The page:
Bernard Crick writes: I don’t ‘draw attention’ to Orwell’s brutality. I mention examples of brutal behaviour, also of gentle and of kindly behaviour. What kind of people do Professor Kermode and Mr Thompson know who can be reduced to a single dominant characteristic? Cambridge dons? However, John Thompson is evidently a close reader of sources on Orwell and his first paragraph is perfectly fair criticism. But, though my method was external and unpsychological, I could not quote everything, nor accept all sources and memories as equal. Because I do not try to make up the reader’s mind for him. I am not mindless. Denys King-Farlow’s account was not merely written after Orwell’s death but long after several critics had made the idea current that Orwell’s sadistic streak is the hidden key to his political writings. I judged that King-Farlow was exercising clever hindsight. Rayner Heppenstall and Humphrey Dakin’s accounts were similarly set down long after the event: so while I recount them fully (for lack of contemporary evidence), I also show reasons for being sceptical about their judgments. The reader must decide. I also made quite clear that among Eric Blair’s ‘simple country pursuits’ was rabbit shooting. Now if Mr Thompson is truly as nice and as gentle as Miss Buddicom, let me honestly tell him that I have killed rabbits with sticks, have strangled chickens and that only one of my sons is a vegetarian: so plainly I am defending my own ‘sadism’ or ‘brutality’ as much as Orwell’s. The second paragraph, however, contains an innuendo about ‘custodians’ and ‘maternalistic attitudes’ which is unjust both to the late Sonia Orwell and to myself. When she asked me, out of the blue, to write the Life, I made two conditions: that I should have unrestricted access to all papers and an absolute right to use and publish what I wished for the purposes of biography. These were tough terms, even if those that any scholar should ask for in similar circumstances. She agreed. This was brave and public-spirited of her. Nothing was withheld and I quoted everything I wanted to quote, even though she disliked the finished portrait. But I neither painted out discreditable things nor highlighted them for effect. Nor have any of Orwell’s writings been ‘withheld and suppressed’ by custodians. I draw attention in footnotes to political essays and early writings which should have been included in the admirably edited but perhaps misleadingly titled Collected Essays, Journalism and Letters. Yet no two editors or anthologisers ever agree completely. Everything Orwell published is available to be read in the Archive at University College, London; and when the unpublished and restricted material is made available (as I hope it soon will be), no skeletons will be found. All new material I have found has also been put into the Archive. The opening will help interpretations other than mine to be better grounded, but I hope on grounds more complex than any single psychological trait, especially sadism. Happily, the very publication of my book has flushed out interesting new evidence on several topics which I will be incorporating into a revised edition later this year – an edition that will also give me an opportunity to correct some minor errors.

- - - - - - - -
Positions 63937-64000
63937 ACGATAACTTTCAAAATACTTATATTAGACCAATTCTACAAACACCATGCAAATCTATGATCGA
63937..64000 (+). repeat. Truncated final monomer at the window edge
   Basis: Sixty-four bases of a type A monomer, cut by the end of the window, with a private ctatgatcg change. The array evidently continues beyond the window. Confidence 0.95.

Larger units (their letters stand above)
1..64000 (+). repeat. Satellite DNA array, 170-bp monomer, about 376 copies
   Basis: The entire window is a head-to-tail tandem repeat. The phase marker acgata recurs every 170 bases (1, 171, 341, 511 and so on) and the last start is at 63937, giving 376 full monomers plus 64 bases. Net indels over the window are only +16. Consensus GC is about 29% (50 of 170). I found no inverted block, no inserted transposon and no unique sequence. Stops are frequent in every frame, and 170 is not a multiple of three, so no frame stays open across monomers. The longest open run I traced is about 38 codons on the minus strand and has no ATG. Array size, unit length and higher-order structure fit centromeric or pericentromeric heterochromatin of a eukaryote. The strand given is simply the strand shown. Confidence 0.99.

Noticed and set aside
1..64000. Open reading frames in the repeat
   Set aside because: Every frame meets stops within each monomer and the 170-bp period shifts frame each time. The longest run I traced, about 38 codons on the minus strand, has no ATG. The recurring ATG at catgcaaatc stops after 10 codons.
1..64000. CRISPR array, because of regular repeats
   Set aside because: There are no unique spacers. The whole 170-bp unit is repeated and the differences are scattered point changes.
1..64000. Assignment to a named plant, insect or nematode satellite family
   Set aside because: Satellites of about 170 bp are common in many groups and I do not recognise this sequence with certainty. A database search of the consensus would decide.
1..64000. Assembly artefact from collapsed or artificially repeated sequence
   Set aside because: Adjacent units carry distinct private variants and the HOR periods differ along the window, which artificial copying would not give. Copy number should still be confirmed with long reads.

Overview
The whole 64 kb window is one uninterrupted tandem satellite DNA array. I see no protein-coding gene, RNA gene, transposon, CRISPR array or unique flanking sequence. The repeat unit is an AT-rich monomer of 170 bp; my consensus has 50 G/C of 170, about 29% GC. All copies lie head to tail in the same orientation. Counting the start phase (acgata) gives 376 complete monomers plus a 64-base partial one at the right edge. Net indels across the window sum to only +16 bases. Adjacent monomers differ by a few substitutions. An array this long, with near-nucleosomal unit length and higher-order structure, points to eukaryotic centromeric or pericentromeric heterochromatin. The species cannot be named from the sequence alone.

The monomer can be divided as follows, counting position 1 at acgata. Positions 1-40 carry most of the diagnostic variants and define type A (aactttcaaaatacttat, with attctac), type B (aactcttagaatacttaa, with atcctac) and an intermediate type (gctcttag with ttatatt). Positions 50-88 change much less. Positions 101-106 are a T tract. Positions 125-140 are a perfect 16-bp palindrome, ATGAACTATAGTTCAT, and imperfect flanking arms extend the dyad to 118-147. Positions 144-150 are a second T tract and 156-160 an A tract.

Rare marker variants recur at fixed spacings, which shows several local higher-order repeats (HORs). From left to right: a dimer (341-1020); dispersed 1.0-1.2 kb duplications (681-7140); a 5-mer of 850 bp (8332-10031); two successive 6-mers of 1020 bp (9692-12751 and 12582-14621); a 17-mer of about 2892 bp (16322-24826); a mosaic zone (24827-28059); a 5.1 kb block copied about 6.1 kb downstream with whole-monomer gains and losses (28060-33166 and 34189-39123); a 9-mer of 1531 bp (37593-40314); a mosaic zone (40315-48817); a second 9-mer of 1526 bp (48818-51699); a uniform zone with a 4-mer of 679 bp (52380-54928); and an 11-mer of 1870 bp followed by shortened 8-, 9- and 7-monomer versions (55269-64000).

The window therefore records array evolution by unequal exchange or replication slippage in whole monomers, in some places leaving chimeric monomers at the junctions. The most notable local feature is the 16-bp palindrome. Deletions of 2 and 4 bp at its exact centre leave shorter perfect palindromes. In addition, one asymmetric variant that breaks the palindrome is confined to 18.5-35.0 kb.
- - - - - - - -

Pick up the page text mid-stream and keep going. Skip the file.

Vol. 3 No. 3 · 19 February 1981
SIR: It seems that Professor Frank Kermode’s political touch is far from certain. He dredges up an old piece of Cold War theory by stating that there was little difference between the totalitarianisms of Stalin and of Hitler (LRB, 22 January). He goes on to argue (in agreement with Orwell?) that ‘fascism was not “advanced capitalism” but a grim perversion of socialism.’ Perhaps the most recent and thorough investigation of this subject is by Martin Kitchen in his Fascism (London, 1976). In his chapter ‘The Theory of Totalitarianism’ he writes: ‘The most striking difference is socio-economic, and the value of an analysis which ignores the relations of production and the resulting social structure of the two systems is strictly limited. Whereas communist revolutions resulted in a radical change of the economic and political order, fascist regimes hardly touched the private ownership of the means of production and exchange, and by replacing the bourgeois state by the new fascist-leadership state, this private ownership was indeed strengthened.’ Fascism is a possibility of advanced capitalism and Stalinism is a possibility of socialism. We can only begin to guard against them both by being very clear in our definitions as to what they are.